NCC chairman Winston “Gypsy” Peters.
Chairman of the National Carnival Commission (NCC) Winston “Gypsy” Peters has said he and his team will make the money allocated to the commission this year bear fruit.
The 2023 budget’s draft estimates of expenditure gave the NCC a little over $146 million to run its operations for the fiscal year, all of which Peters said will be invested into Carnival.
“It will bring back more than $1 billion to TT.
“We could have done with a little more, but that is what the country can afford now. We will have to make do. It’s an investment worth its salt and it’s not going to go down the drain. As soon as Carnival is announced it will start to bear fruit,” Peters told Newsday in a phone interview.
He said in addition to the monetary rewards, the peace of mind as a result of the opportunities the Carnival celebrations provide cannot be discounted.
“A lot of people will be employed for Carnival. Do you know how happy people will feel knowing they have a way of earning something to take care of their families?…The country is under stress and this investment is going to bring back in excess of $1 billion. The feeling that that is going to bring people cannot be monetised.”
The NCC falls under the purview of the tourism and cultural sectors, which have been among the hardest hit by the covid19 pandemic, with the temporary closure of the borders to international and regional visitors, a fall in hotels’ and guest houses’ occupancy rates, the suspension of the cruise season, and the shutdown of the entertainment industry.
This resulted in the cancellation of Carnival 2021 and only a “taste of Carnival” in 2022 at a cost of $30 million.
“Carnival would normally cost $150 million or thereabouts, but, in this case, because it’s a taste of Carnival and our economic circumstances are not very healthy right now, we are going to make do with whatever we have,” Peters had told Newsday in February, adding that it was a showcase and advertisement for Carnival 2023.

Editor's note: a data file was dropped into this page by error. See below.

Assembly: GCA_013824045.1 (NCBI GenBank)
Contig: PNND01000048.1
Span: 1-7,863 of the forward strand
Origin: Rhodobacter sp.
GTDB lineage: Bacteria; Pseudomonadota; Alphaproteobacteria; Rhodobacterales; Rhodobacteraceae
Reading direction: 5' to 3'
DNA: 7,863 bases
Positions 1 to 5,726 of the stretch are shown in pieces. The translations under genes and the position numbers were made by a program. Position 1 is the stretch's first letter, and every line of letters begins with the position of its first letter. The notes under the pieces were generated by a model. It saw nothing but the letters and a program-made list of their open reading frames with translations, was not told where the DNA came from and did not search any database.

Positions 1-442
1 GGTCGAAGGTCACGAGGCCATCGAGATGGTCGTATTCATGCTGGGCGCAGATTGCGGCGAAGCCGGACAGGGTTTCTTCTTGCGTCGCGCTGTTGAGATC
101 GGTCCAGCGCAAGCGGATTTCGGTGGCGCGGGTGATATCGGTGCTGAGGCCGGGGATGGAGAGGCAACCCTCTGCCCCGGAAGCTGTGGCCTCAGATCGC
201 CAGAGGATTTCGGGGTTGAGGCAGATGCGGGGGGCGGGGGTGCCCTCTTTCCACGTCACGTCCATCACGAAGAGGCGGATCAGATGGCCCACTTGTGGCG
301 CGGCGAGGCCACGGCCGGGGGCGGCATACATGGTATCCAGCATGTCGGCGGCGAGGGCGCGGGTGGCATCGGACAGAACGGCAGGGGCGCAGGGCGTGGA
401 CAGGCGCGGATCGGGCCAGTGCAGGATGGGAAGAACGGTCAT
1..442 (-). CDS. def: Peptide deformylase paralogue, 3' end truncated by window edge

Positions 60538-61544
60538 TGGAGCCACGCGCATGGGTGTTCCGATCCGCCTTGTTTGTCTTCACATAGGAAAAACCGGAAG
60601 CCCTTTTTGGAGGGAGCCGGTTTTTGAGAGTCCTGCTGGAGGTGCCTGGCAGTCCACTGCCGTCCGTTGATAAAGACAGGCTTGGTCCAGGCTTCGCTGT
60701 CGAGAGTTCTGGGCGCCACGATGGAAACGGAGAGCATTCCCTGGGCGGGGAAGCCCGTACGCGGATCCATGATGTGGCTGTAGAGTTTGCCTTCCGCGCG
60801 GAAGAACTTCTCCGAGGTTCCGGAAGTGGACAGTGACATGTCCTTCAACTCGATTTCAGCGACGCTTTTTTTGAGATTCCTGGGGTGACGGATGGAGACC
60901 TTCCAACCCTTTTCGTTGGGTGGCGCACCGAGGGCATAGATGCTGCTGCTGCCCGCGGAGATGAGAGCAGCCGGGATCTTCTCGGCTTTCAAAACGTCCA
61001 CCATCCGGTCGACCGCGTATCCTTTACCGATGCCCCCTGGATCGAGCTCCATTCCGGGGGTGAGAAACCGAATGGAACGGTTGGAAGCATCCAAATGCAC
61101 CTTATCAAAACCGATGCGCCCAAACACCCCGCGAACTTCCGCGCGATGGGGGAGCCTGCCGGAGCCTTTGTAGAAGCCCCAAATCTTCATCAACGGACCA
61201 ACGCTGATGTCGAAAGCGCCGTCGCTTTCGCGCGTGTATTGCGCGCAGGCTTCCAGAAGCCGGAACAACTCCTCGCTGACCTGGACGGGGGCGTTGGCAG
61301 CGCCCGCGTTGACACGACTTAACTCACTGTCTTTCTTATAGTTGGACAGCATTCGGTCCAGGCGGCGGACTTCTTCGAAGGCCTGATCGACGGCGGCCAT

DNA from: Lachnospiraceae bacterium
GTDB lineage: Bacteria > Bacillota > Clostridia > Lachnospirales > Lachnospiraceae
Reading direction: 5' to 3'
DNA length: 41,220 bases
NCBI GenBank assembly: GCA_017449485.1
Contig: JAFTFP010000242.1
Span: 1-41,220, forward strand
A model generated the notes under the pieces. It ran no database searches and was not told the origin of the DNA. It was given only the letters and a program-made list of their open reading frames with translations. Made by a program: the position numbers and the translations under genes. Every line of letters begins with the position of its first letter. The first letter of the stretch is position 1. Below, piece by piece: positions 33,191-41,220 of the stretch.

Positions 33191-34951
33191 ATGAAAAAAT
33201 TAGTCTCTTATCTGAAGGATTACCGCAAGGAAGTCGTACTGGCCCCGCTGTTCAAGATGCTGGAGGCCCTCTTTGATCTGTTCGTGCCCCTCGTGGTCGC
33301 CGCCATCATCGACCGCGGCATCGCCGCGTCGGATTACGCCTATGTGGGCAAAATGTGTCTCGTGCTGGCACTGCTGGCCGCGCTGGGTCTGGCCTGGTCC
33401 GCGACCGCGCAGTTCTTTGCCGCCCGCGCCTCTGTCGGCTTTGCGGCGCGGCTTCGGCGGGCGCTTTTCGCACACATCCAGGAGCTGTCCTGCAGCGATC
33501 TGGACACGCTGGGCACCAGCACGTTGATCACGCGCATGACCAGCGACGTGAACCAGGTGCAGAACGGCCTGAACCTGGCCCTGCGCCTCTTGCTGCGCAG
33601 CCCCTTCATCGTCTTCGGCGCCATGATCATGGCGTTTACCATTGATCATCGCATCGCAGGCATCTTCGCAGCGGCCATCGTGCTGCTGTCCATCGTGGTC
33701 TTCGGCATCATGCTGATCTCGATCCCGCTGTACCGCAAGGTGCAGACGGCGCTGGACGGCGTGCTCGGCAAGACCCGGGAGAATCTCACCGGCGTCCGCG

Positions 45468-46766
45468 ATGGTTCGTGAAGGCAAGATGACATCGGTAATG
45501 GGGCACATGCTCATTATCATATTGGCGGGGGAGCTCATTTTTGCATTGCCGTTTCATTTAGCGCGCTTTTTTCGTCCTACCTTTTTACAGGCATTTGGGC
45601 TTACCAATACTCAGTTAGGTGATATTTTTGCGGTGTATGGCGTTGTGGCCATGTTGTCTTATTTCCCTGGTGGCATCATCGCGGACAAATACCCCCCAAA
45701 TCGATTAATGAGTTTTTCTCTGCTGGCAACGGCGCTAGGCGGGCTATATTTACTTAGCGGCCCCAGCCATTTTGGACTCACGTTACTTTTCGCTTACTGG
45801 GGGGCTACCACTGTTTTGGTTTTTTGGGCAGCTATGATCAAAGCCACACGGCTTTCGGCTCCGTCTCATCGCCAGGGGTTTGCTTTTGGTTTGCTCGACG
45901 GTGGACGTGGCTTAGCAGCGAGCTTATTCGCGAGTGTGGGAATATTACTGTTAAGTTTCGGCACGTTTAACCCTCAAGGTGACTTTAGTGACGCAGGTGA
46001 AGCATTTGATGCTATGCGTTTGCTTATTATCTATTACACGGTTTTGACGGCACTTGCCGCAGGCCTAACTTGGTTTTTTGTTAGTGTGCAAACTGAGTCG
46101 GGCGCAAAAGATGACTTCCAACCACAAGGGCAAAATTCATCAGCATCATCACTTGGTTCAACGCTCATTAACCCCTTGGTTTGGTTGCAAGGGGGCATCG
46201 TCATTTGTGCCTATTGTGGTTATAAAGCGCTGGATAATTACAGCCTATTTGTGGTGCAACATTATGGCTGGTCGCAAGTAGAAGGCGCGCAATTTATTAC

Giving his opinion as a former minister of arts and multiculturalism, Peters said the budget, delivered by Finance Minister Colm Imbert on Monday, was a good one.
“The attention was paid to the essential aspects of our country. There will always be people who will not be satisfied, but in my view, it was a good one, given the current circumstances.”
President of Pan Trinbago Beverley Ramsey-Moore said she didn’t “see anything jumping out for the creative sector” in Monday’s budget.
“Because we get funding from the NCC, we will now have to wait to see how it will now distribute.”
In a media release in response to the budget, MP for Moruga Tableland Michelle Benjamin said the Tourism, Culture and the Arts Minister, Randall Mitchell, lacked innovative and creative measures to boost the industry. She said she had hoped the budget would say the “latest digital technology would be leveraged to enhance the visitor experience or even our locals,” and that tourism sites such as the Caroni Bird Sanctuary, the Pitch Lake and Devil’s Woodyard would be developed and modernised.
“Instead, the government’s plan is to build more hotels for what influx of visitors? The minister has been tirelessly accused of not consulting the relevant agencies including small tourism enterprises…,” the release said.
Imbert announced government’s plans to invest in digitising the tourism and creative sectors by offering incentives to small and micro-enterprises, as well as to continue making investments in the hotel and cruise industries.